2012 was arguably the best overall year to that point for FGCU Athletics with Atlantic Sun regular-season and conference championships earned by both men’s and women’s soccer (both for the second consecutive year), women’s basketball and softball, while volleyball won the regular-season title after a four-year drought and swimming and diving took its fourth consecutive Coastal Collegiate Swimming Association crown.

Led by Karl Smesko, who would be named Kay Yow National Coach of the Year to go with his then-third Atlantic Sun Conference Coach of the Year honor, the women’s basketball team became the first ever to go 18-0 in A-Sun play and went on to earn an NCAA Tournament berth. Senior Courtney Chihil, one of the team’s captains, would be named A-Sun Co-Female Student-Athlete of the Year, while the team ranked ninth nationally on the Women’s Basketball Coaches Association Division I Top 25 Team Honor Roll with a cumulative 3.47 grade-point average. The volleyball team earned a similar honor — the American Volleyball Coaches Association Academic Award — with an almost identical 3.46 team GPA.

The academic laurels continued to roll in for the athletics department when the swimming and diving team’s similar 3.4 team GPA earned it a Team Scholar All-America award from the College Swimming Coaches Association of America, the fifth consecutive such award for the Eagles. Freshman Emma Svensson’s 4.0 GPA in economics earned her an individual Scholar All-America Award to go with her Mid-Major All-American status from CollegeSwimming.com as a three-event qualifier in the 2012 NCAA Championships. Not to be outperformed in the classroom, both the men’s and women’s tennis teams would earn Intercollegiate Tennis Association All-Academic Team honors with 3.44 and 3.62 GPAs, respectively. Senior men’s player Steve Binninger, a bioengineering major, would become the first FGCU student athlete inducted into the Student Hall of Fame.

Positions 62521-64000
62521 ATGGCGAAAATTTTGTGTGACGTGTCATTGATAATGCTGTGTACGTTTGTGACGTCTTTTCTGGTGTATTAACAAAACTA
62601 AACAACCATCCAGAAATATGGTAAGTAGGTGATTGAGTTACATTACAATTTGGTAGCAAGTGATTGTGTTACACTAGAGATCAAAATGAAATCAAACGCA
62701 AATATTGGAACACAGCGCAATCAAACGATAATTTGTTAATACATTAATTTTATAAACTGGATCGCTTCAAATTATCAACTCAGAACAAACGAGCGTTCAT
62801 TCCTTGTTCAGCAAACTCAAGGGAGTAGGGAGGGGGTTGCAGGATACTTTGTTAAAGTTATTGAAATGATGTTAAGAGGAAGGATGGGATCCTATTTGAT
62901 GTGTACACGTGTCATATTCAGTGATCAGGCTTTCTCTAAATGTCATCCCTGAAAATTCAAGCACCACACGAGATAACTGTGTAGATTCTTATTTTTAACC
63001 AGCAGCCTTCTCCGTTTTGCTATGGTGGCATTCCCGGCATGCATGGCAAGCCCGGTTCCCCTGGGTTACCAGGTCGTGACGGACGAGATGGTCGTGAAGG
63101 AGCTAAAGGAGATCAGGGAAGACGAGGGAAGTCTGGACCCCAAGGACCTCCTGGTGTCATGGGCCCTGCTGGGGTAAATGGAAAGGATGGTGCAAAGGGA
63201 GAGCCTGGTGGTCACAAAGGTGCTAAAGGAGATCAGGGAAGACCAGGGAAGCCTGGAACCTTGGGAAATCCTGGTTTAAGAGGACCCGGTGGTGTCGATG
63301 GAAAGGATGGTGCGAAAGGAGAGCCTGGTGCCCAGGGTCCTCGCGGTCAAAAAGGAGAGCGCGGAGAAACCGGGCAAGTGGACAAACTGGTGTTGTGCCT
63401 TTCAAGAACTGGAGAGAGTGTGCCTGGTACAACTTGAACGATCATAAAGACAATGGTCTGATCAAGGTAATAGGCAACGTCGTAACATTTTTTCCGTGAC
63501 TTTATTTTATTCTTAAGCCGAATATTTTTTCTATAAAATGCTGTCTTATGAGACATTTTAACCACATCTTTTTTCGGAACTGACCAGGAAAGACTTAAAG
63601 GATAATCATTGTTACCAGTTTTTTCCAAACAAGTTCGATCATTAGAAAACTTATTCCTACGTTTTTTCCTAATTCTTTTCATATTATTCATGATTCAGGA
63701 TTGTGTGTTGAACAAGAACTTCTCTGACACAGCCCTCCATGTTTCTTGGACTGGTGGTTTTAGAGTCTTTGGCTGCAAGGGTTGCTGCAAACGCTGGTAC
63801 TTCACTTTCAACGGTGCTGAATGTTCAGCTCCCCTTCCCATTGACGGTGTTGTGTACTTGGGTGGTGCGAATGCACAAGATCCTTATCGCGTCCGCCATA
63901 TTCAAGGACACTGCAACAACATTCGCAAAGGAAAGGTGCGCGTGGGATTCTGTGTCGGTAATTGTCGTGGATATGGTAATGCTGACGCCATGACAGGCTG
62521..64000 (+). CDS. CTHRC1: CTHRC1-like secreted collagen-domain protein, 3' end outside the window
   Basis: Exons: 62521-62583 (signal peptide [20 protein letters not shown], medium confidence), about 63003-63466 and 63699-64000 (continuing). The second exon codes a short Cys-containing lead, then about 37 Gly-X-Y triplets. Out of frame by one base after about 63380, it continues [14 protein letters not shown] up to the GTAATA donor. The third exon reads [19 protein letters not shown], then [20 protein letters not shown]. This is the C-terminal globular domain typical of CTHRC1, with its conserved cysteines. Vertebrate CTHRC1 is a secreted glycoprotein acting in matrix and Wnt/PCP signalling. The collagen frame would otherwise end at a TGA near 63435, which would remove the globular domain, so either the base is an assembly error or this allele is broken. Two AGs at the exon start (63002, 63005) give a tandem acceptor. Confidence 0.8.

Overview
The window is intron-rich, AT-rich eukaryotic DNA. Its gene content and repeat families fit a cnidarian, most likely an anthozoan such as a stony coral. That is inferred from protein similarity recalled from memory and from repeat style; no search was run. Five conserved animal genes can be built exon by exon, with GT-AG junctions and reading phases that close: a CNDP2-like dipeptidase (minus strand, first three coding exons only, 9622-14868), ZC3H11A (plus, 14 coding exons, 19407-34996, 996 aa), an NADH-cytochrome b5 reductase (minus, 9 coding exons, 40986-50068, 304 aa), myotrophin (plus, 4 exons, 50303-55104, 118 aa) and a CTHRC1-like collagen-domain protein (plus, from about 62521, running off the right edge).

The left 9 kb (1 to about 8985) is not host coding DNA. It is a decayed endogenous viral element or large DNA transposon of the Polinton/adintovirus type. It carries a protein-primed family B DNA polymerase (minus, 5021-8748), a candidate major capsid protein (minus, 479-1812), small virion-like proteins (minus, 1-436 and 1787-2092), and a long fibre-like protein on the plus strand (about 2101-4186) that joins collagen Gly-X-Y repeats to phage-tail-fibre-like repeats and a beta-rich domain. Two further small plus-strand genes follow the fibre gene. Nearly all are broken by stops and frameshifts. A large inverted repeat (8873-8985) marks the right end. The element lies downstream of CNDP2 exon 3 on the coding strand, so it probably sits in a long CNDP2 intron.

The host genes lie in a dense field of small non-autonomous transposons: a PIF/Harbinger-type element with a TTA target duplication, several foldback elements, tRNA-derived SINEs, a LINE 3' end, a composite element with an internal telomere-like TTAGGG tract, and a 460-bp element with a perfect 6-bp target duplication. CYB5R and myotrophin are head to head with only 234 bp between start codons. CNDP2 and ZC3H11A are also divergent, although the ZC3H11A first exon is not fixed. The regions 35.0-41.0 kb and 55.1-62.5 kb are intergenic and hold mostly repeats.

While the women’s basketball Eagles would lose to St. Bonaventure in their NCAA shot, the women’s softball Eagles took advantage of their second A-Sun title and first postseason eligibility to upset the University of Florida in the NCAA Tournament, earning the University’s historic first Division I postseason victory in any sport. Also, FGCU’s Division II Hockey Club won the American Collegiate Hockey Association championship with five consecutive victories at Germain Arena.

The University announced in March that its environmental commitment had made it a finalist in the Second Nature Climate Leadership Awards competition, a national contest among colleges and universities to earn the title of “Most Innovative Climate Leader.” In May, it was announced FGCU was one of 10 winners of the award that was presented in June at the Climate Leadership Summit in Washington, D.C.

Northern Trust showed its support for student leadership when it was announced that the investment company had pledged $100,000 to create an endowed scholarship fund, including a $25,000 endowed scholarship for members of the Lead Team at FGCU, a service-oriented board dedicated to enhancing the potential of student organizations.

FGCU’s international impact was front and center in April with two more scholarship funds announced. The Naples chapter of the St. Andrew’s Society of Southwest Florida created a study-abroad scholarship fund to support students studying in Scotland. Since 2009, the society’s support had enabled FGCU to award significant scholarships to three students so they could learn firsthand about the country. Also, the African Network of Southwest Florida, formed in 2004 to enhance the quality of life for locals of African descent, worked with FGCU International Services to establish a scholarship fund for students pursuing an education to help benefit the African people.